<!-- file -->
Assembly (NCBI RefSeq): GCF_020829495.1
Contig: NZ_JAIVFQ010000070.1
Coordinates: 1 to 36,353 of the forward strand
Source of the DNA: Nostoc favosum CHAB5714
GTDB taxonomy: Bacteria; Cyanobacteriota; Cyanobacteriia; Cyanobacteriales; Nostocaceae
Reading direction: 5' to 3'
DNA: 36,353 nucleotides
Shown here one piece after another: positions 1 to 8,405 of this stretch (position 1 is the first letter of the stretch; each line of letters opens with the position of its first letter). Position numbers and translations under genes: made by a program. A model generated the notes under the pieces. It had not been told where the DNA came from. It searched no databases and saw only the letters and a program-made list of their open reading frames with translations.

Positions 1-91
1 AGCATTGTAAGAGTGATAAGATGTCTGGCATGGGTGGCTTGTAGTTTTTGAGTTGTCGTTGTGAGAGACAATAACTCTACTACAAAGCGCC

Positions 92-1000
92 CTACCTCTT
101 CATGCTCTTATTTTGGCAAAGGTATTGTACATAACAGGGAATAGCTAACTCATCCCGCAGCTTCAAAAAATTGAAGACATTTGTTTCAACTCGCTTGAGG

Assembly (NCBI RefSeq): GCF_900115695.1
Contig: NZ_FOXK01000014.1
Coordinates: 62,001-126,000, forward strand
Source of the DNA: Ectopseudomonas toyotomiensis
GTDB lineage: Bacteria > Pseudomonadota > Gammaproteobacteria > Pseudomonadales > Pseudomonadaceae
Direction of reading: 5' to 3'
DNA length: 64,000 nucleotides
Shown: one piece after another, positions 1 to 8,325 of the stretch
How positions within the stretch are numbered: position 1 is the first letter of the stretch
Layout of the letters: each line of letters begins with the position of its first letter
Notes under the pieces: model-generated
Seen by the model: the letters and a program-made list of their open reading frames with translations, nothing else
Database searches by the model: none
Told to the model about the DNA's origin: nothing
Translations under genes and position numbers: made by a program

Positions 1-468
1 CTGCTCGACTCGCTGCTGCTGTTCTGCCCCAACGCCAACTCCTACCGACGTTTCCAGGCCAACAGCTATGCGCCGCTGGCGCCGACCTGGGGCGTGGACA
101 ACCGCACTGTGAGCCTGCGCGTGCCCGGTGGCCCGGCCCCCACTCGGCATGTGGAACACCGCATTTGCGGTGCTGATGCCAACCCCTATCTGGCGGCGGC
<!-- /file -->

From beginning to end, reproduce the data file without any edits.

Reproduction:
Assembly (NCBI RefSeq): GCF_020829495.1
Contig: NZ_JAIVFQ010000070.1
Coordinates: 1 to 36,353 of the forward strand
Source of the DNA: Nostoc favosum CHAB5714
GTDB taxonomy: Bacteria; Cyanobacteriota; Cyanobacteriia; Cyanobacteriales; Nostocaceae
Reading direction: 5' to 3'
DNA: 36,353 nucleotides
Shown here one piece after another: positions 1 to 8,405 of this stretch (position 1 is the first letter of the stretch; each line of letters opens with the position of its first letter). Position numbers and translations under genes: made by a program. A model generated the notes under the pieces. It had not been told where the DNA came from. It searched no databases and saw only the letters and a program-made list of their open reading frames with translations.

Positions 1-91
1 AGCATTGTAAGAGTGATAAGATGTCTGGCATGGGTGGCTTGTAGTTTTTGAGTTGTCGTTGTGAGAGACAATAACTCTACTACAAAGCGCC

Positions 92-1000
92 CTACCTCTT
101 CATGCTCTTATTTTGGCAAAGGTATTGTACATAACAGGGAATAGCTAACTCATCCCGCAGCTTCAAAAAATTGAAGACATTTGTTTCAACTCGCTTGAGG

Assembly (NCBI RefSeq): GCF_900115695.1
Contig: NZ_FOXK01000014.1
Coordinates: 62,001-126,000, forward strand
Source of the DNA: Ectopseudomonas toyotomiensis
GTDB lineage: Bacteria > Pseudomonadota > Gammaproteobacteria > Pseudomonadales > Pseudomonadaceae
Direction of reading: 5' to 3'
DNA length: 64,000 nucleotides
Shown: one piece after another, positions 1 to 8,325 of the stretch
How positions within the stretch are numbered: position 1 is the first letter of the stretch
Layout of the letters: each line of letters begins with the position of its first letter
Notes under the pieces: model-generated
Seen by the model: the letters and a program-made list of their open reading frames with translations, nothing else
Database searches by the model: none
Told to the model about the DNA's origin: nothing
Translations under genes and position numbers: made by a program

Positions 1-468
1 CTGCTCGACTCGCTGCTGCTGTTCTGCCCCAACGCCAACTCCTACCGACGTTTCCAGGCCAACAGCTATGCGCCGCTGGCGCCGACCTGGGGCGTGGACA
101 ACCGCACTGTGAGCCTGCGCGTGCCCGGTGGCCCGGCCCCCACTCGGCATGTGGAACACCGCATTTGCGGTGCTGATGCCAACCCCTATCTGGCGGCGGC